The night before, she’d been quietly multitasking — handwriting a letter to a friend deployed in Afghanistan while instant-messaging with another in Indonesia.
Waking up the next day, she was consumed with questions about technology and friendship. She started thinking about whether her online relationships were as real as the ones she’d formed in person. She looked at her list of Facebook friends, hundreds of names long, and wondered: “Am I really friends with all these people?”
She knew she had to find out.
For five years, Hollander crisscrossed the globe to meet her friends in a project she called "Are You Really My Friend?" She traveled an average of two weeks every month, chronicling her journey for fans on Facebook and Instagram. By the time she ended her trip in Israel in 2016, she’d visited four continents, 12 countries, and 34 states, and she'd been welcomed into more than 400 homes.
“I have crawled on the floor to play Legos and read books with children I just met. I have been shown urban gardens, admired chickens and off-the-grid cabins. I saw a bee sanctuary being built in North St. Louis as part of an urban beautification project. I shared a bowl of gumbo in New Orleans with a friend I hadn’t met in real life. In Washington, D.C., I toured the West Wing with a friend who was a staff photographer for President Obama. I have listened to stories of family tragedy and strength, and the difficulties of surviving in this economic climate. Most importantly, I have learned about human kindness and compassion. I continue to be surprised by the number of people, especially the real-life total strangers who have opened their homes to me — offering me a place to stay, sharing their lives, their stories, and their families while allowing me to document it all.”
Hollander began soliciting comments at lectures and events, asking attendees to write their answers to the question “What is a real friend?” on Post-it notes.
She eventually collected hundreds of answers, scanned them one by one, and posted them on her website in a garish, beautiful collage.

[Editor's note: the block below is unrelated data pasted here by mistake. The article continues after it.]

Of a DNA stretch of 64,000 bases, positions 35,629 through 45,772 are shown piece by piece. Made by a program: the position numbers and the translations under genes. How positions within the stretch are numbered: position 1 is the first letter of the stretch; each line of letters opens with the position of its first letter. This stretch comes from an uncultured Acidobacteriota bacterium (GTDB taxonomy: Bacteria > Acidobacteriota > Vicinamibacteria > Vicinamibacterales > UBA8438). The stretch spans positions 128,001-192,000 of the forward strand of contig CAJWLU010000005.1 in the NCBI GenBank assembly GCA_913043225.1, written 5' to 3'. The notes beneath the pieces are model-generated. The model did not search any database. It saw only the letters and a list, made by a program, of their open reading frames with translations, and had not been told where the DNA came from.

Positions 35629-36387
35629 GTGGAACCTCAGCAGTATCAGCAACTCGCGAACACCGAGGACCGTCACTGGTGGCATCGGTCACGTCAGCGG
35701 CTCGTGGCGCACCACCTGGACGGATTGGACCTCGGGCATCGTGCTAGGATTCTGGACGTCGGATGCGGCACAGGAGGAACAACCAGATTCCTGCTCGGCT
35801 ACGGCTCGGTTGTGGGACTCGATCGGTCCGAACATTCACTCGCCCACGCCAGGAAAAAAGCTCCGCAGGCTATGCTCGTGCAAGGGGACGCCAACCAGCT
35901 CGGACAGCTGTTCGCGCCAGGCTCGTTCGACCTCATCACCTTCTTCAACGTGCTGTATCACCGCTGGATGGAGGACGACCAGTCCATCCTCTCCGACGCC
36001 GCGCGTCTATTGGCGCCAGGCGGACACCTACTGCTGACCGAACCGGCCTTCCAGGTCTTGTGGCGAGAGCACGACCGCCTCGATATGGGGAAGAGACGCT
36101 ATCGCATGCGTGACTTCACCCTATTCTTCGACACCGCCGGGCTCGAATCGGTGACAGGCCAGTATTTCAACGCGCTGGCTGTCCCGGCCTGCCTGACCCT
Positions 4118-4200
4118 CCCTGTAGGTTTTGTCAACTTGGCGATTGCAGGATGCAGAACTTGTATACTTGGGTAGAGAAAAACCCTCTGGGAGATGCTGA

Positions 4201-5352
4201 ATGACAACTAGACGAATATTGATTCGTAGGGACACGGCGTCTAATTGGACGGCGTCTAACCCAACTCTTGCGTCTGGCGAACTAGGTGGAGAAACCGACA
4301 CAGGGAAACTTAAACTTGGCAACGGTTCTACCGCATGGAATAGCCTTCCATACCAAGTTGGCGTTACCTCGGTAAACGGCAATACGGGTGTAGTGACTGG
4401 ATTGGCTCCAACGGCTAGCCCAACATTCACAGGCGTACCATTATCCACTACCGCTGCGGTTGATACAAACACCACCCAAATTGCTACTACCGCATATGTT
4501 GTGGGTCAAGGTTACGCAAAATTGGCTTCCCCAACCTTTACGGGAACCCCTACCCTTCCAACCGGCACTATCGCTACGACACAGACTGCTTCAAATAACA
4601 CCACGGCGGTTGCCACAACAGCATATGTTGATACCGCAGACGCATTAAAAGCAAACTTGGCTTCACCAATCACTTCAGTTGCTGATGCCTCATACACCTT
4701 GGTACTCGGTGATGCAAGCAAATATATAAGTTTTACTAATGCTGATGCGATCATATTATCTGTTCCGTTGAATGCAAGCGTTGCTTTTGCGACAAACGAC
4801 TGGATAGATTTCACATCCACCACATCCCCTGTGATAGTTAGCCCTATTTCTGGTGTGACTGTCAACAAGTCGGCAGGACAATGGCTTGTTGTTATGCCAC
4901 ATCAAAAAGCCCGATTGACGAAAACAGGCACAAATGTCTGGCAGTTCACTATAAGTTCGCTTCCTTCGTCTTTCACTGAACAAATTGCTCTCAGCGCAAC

“It was fascinating seeing the different ways people answered the question,” she says. “Sometimes a kindergartener would have the same definition of friendship as someone with three Ph.D.s.”
There are worse ways to pass an afternoon than scrolling through them.
Responses run the gamut from pithy and witty — “a real friend holds your hair back when you’re drunk” — to profoundly sincere — “a real friend sees you at your best when you’re at your worst” — to surprisingly moving — “a real friend has a different life with the same heart.”
“I learned that people come in and out of your life at different times for different reasons,” she says thoughtfully. "There is value in relationships that are fleeting and are ephemeral. I have friends that will go see music with me but won’t go see art with me. That doesn’t mean our friendships are less real. And as we get older and have kids and families and relationships, things will change and continue to change. That doesn’t mean our friendships weren’t meaningful at the time.”
As for whether friendships can be categorized by whether they happen online or offline, Hollander says her opinion is clear.
“One thing is for certain,” she says. “There isn’t a difference between online friendships and offline friendships. It’s something that weaves in and out of everything we do, from work to friendship — everything, literally. There are some people that I see in person more often than friends that exist only online, but that doesn’t mean I’m closer to the people I see every day.
Social media is just a different way of communicating.”